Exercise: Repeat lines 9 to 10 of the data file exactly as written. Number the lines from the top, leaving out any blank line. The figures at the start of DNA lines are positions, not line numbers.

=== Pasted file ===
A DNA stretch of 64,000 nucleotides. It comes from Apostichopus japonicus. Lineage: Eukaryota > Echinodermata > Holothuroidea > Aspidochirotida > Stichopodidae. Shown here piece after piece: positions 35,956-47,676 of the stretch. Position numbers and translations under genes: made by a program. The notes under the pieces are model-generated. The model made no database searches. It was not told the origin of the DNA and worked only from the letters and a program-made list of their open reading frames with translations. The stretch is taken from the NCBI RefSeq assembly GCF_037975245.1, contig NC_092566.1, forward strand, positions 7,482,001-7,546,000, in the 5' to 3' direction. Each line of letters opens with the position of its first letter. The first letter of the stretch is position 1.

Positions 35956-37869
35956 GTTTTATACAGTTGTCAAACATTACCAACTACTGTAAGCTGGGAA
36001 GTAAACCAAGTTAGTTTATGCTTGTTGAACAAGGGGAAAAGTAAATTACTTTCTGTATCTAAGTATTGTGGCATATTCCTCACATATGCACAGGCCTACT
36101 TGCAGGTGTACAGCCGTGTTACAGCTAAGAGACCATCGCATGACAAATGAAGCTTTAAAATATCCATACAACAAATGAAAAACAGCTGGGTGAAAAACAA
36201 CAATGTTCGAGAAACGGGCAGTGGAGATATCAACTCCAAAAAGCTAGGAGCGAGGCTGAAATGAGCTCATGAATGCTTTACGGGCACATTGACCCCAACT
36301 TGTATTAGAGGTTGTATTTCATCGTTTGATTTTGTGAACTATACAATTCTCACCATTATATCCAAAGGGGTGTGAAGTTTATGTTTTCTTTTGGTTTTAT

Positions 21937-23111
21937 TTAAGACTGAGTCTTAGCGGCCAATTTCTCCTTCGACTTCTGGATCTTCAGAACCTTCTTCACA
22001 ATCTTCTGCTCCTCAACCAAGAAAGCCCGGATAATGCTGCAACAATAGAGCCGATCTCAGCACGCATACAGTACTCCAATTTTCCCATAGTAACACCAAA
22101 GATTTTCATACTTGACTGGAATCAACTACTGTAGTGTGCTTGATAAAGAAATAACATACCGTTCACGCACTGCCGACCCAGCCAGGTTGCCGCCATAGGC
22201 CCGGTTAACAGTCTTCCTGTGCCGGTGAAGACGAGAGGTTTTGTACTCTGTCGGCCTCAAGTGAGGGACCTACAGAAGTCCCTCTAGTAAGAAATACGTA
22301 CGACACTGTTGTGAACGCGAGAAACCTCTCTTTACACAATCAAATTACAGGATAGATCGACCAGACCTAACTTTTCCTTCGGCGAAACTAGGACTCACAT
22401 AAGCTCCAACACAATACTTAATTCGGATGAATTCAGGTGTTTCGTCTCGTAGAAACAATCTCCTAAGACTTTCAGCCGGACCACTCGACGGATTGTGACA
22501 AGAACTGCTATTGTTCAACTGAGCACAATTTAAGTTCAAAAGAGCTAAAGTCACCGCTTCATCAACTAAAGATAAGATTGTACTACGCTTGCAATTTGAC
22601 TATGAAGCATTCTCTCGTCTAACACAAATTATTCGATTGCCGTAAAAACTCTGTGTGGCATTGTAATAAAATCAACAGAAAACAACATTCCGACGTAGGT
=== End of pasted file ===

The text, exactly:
21937 TTAAGACTGAGTCTTAGCGGCCAATTTCTCCTTCGACTTCTGGATCTTCAGAACCTTCTTCACA
22001 ATCTTCTGCTCCTCAACCAAGAAAGCCCGGATAATGCTGCAACAATAGAGCCGATCTCAGCACGCATACAGTACTCCAATTTTCCCATAGTAACACCAAA